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FTC pledges harsh crackdown on illegal exploitation of sensitive health data

The news comes in the wake of Roe v. Wade being overturned.


Mikael Thalen


Posted on Jul 12, 2022   Updated on Jul 12, 2022, 11:36 am CDT

The Federal Trade Commission (FTC) has vowed to use “the full scope of its legal authorities” to crack down on illegal conduct that exploits consumers’ sensitive data.

In a blog post on Monday, Kristin Cohen, the Acting Associate Director at the FTC Division of Privacy & Identity Protection, stated that the agency would work to specifically protect location and health data collected by digital devices.

“Smartphones, connected cars, wearable fitness trackers, ‘smart home’ products, and even the browser you’re reading this on are capable of directly observing or deriving sensitive information about users,” Cohen said. “Standing alone, these data points may pose an incalculable risk to personal privacy. Now consider the unprecedented intrusion when these connected devices and technology companies collect that data, combine it, and sell or monetize it.”

While not mentioning the recent decision by the Supreme Court to overturn Roe v. Wade, Cohen went on to note the privacy concerns regarding period tracking apps as well as companies that had previously been found to be tracking those who visited abortion providers.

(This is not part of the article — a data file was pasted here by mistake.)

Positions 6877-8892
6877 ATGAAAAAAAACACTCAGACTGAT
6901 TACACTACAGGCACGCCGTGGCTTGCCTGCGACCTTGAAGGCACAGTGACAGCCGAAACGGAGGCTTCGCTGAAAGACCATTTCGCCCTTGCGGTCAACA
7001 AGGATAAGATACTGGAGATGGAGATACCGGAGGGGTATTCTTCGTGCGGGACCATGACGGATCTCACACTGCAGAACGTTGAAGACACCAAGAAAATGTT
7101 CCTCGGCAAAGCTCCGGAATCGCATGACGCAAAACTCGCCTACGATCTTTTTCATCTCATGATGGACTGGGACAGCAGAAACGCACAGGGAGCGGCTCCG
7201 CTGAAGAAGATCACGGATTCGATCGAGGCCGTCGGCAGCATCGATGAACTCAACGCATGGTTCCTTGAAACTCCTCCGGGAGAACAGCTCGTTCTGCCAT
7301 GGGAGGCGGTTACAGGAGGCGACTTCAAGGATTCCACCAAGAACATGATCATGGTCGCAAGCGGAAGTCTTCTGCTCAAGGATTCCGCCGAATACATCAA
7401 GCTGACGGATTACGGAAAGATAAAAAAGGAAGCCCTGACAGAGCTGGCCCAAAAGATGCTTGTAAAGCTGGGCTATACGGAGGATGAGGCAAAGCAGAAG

“The exposure of health information and medical conditions, especially data related to sexual activity or reproductive health, may subject people to discrimination, stigma, mental anguish, or other serious harms,” Cohen states. “Those are just a few of the potential injuries—harms that are exacerbated by the exploitation of information gleaned through commercial surveillance.”

The blog post also outlines considerations that companies should take when thinking about the collection of confidential consumer information. The FTC warns, among other things, that companies should be careful when claiming that data is “anonymized” given that such claims are almost always false.

“Significant research has shown that ‘anonymized’ data can often be re-identified, especially in the context of location data,” the blog added. “One set of researchers demonstrated that, in some instances, it was possible to uniquely identify 95% of a dataset of 1.5 million individuals using four location points with timestamps. Companies that make false claims about anonymization can expect to hear from the FTC.”

Although the FTC boasts of its previous actions against companies found to be violating consumers’ privacy, it remains to be seen whether their latest declaration will lead to any significant change given the vastness of the data broker industry.

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*First Published: Jul 12, 2022, 11:35 am CDT